As I’ve written about before, increased atmospheric CO2 and other greenhouse gas levels will create a 1-2 punch to reef-building corals. First, elevated sea surface temperatures will lead to more frequent and widespread mass coral bleaching events as are now happening throughout the Indo-Pacific and Caribbean. Second, the creeping yet insidious threat of more acidic oceans from CO2 saturation in seawater will begin dissolving existing solid reef architecture as well as make new coral recruitment difficult to impossible. These climate-driven global threats to coral reefs are on top of more localized threats such as destructive fishing practices, coastal development, and recreational impacts to reefs.
And the potential impacts will extend much further than just coral reefs. We all receive direct or indirect benefits from healthy coral reef ecosystems. Most of these ecosystem services are driven by the incredible biodiversity found on coral reefs. Estimates show that reefs are home to 25% of ocean species. Healthy reefs provide the primary source of protein to over 1 billion people globally. Healthy reefs protect coastal areas from the severe impacts of hurricanes and other storms. Fifty percent of all current cancer research is exploring the benefits of chemical compounds isolated from species found on coral reefs. And coastal tourism in coral reef destinations is the backbone of many national economies, generating 27 times more income than global fisheries combined.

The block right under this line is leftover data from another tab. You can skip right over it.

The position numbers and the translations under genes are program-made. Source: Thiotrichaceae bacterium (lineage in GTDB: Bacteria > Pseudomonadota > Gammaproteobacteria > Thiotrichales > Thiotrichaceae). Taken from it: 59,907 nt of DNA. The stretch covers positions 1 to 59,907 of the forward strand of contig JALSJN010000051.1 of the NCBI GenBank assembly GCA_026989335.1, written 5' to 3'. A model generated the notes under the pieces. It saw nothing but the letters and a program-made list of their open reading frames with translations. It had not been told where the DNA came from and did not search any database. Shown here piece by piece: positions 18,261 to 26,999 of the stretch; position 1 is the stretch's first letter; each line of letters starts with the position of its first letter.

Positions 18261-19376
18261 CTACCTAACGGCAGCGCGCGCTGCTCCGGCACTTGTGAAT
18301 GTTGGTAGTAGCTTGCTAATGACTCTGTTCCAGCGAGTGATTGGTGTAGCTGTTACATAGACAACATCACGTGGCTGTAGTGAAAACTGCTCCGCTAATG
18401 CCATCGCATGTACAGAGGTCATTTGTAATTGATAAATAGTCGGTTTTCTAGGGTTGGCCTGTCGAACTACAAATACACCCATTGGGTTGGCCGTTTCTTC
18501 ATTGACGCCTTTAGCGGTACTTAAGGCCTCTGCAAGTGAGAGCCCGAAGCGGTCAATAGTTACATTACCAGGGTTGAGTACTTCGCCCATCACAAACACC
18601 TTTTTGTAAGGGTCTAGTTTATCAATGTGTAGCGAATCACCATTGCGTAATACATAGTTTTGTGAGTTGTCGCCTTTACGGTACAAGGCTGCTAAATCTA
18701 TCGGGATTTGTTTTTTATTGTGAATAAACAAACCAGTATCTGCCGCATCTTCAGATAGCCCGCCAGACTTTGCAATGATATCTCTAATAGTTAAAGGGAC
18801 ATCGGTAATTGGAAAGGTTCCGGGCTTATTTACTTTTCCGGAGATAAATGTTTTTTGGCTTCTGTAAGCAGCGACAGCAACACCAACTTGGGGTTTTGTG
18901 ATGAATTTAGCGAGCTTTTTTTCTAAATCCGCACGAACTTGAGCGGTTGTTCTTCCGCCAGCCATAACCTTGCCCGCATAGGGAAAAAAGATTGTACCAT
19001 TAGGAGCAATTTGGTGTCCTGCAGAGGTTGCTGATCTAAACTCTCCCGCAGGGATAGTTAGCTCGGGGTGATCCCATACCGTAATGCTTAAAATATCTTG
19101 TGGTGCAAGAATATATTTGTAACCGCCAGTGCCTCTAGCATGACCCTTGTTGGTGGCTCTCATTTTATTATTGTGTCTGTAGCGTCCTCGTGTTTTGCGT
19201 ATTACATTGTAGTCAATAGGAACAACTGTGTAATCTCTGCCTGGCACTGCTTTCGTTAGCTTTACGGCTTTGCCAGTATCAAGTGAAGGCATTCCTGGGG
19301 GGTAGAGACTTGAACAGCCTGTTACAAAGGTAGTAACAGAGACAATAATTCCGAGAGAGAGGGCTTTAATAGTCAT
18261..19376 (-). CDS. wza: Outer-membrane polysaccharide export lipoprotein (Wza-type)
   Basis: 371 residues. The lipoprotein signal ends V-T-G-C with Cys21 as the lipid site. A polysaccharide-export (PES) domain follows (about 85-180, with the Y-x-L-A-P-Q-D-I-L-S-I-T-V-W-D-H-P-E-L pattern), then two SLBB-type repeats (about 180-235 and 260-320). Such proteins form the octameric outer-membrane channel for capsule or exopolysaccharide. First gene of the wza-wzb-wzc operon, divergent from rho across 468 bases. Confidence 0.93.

If coral reefs collapse, the life support system of many nations collapse as well. What we collectively might face is a humanitarian crisis of unprecedented proportion.
So how did we get to this precipice? By one step at a time.
In December 2009 in Copenhagen, representatives of 193 governments gathered at the 15th session of the Conference of the Parties (COP15) of the United Nations Framework Convention on Climate Change. The conference resulted in the ‘Copenhagen Accord’ which was negotiated as part of a closed negotiating segment by 26 nations.
In the Accord, Parties
“[...] agree that deep cuts in global emissions are required according to science, [...] with a view to reduce global emissions so as to hold the increase in global temperature below 2 degrees Celsius” and hereby preventing “dangerous anthropogenic interference with the climate system”.
But as the authors of today’s paper point out, the Copenhagen Accord and the pledges made under it reveals weak national ambition levels and represents a set of dissonant ambitions,